“… It’s much easier to spend a lot of time making your microphone louder than it is working on making your message more compelling…
The path of chiming in is safe and easy and carries little apparent risk and less reward (for you and for your readers). Choosing to dig deep and say more, though, is where both risk and reward live.”
– Seth Godin
From this post: More people saying less (and a few more people saying more)
“I was already at my desk on my first day of work when Massimo arrived. As always, he filled the room with his oversized personality. Elegant, loquacious, gesticulating, brimming with enthusiasm. Massimo was like Zeus, impossibly wise, impossibly old. (He was, in fact, 49.) My education was about to begin.”
Michael Bierut remembering design legend Massimo Vignelli
“Fear of what other people will think is the single most paralyzing dynamic in business and in life. The best moment of my life…was the day I realized that I no longer give a damn what anybody thinks. That’s enormously liberating and freeing, and it’s the only way to live your life and do your business.”
— Cindy Gallop
Taken from Cindy’s fantastic CreativeMornings talk.
“Immediately after every lecture, meeting, or any significant experience, take 30 seconds — no more, no less — to write down the most important points. If you always do just this, said his grandfather, and even if you only do this, with no other revision, you will be okay.”
The 30 second habit with a lifelong impact, by Robyn Scott
“The issue of craft is the difference between good and great. When you go from good to great, there’s this element of delight and magic that has to happen in design… That’s where great design comes from — great design changes us. We smile, we laugh.”
– Maria Guidice
Design Matters conversation with Maria Guidice, director of product design at Facebook and author of Rise of the DEO: Leadership by Design.
Guilherme Menga created a beautiful collection of hand-lettered advice.
“People tend to have one of three ‘styles’ of interaction. There are takers, who are always trying to serve themselves; matchers, who are always trying to get equal benefit for themselves and others; and givers, who are always trying to help people.”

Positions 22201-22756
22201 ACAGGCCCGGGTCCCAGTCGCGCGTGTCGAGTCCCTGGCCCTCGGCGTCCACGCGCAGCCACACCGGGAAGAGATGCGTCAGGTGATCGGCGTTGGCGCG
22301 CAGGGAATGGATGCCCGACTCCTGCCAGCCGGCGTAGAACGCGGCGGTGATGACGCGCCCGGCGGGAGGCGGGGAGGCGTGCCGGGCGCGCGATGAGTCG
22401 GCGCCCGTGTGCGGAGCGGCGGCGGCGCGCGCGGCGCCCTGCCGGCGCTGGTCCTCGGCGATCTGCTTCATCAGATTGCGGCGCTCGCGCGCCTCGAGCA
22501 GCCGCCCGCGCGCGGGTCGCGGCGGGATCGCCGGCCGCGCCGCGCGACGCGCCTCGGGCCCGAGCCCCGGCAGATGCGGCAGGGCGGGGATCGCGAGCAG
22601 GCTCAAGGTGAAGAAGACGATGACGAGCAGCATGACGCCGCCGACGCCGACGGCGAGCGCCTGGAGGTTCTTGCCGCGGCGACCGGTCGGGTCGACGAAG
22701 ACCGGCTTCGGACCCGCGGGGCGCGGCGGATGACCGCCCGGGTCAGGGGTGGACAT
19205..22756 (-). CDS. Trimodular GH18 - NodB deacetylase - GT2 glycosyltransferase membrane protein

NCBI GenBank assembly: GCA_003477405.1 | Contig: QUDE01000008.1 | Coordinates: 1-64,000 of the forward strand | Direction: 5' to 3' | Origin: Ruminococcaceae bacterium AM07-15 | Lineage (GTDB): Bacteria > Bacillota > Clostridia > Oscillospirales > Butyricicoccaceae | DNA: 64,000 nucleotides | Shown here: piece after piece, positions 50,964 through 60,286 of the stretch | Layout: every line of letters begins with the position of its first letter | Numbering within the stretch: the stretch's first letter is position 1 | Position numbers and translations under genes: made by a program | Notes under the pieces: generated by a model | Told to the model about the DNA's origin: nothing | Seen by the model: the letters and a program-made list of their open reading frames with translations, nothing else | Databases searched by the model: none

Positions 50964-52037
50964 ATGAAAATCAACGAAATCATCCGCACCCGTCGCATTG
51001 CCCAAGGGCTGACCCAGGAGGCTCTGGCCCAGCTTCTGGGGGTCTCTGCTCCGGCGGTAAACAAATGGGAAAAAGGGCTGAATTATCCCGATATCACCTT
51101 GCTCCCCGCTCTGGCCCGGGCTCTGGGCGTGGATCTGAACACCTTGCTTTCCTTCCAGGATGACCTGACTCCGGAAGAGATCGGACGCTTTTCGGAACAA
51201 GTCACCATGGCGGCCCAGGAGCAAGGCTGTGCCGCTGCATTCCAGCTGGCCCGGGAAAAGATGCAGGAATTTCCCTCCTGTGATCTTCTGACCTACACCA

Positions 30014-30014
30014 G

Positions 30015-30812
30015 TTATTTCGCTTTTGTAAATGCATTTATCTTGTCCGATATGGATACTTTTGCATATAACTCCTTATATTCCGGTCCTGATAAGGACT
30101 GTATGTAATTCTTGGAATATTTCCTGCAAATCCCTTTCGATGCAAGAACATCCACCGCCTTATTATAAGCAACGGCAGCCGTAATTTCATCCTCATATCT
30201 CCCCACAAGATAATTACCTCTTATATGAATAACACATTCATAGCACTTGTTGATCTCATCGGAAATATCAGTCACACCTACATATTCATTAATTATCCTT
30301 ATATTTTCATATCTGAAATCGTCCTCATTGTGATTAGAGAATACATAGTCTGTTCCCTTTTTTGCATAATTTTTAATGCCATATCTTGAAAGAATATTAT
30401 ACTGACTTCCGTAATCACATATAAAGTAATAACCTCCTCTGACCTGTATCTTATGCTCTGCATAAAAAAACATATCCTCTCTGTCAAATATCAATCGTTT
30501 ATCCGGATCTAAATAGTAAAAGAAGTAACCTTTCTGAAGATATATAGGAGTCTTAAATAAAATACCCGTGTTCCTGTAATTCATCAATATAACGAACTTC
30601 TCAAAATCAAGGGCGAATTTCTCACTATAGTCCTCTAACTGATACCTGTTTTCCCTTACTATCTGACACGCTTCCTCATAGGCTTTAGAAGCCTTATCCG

Wharton Professor Adam Grant Explains Why The Most Successful People Are Givers, by Drake Baer
“Don’t do it for the money.
Don’t do it for no money.”
— Oliver Reichenstein
(via Sawyer’s CreativeMornings profile)
“There is no why. We are. Life is beyond reason.”
– George Lucas
George Lucas on the Meaning of Life
“So what I want to argue for is not that we should give up on our ideas of success, but we should make sure that they are our own. We should focus in on our ideas. and make sure that we own them, that we are truly the authors of our own ambitions. Because it’s bad enough, not getting what you want, but it’s even worse to have an idea of what it is you want and find out at the end of a journey, that it isn’t, in fact, what you wanted all along.”
Alain De Botton, A kinder, gentler philosophy of success
1. Create value
2. Learn something new
3. Have a good time
Three goals for the day by Isaac Oates, founder and CEO of Justworks.com.
“Pay attention to when the cart is getting before the horse. Notice when a painful initiation leads to irrational devotion, or when unsatisfying jobs start to seem worthwhile. Remind yourself pledges and promises have power, as do uniforms and parades. Remember in the absence of extrinsic rewards you will seek out or create intrinsic ones. Take into account [that] the higher the price you pay for your decisions the more you value them. See that ambivalence becomes certainty with time. Realize that lukewarm feelings become stronger once you commit to a group, club, or product. Be wary of the roles you play and the acts you put on, because you tend to fulfill the labels you accept. Above all, remember the more harm you cause, the more hate you feel. The more kindness you express, the more you come to love those you help.”
The Benjamin Franklin Effect: The Surprising Psychology of How to Handle Haters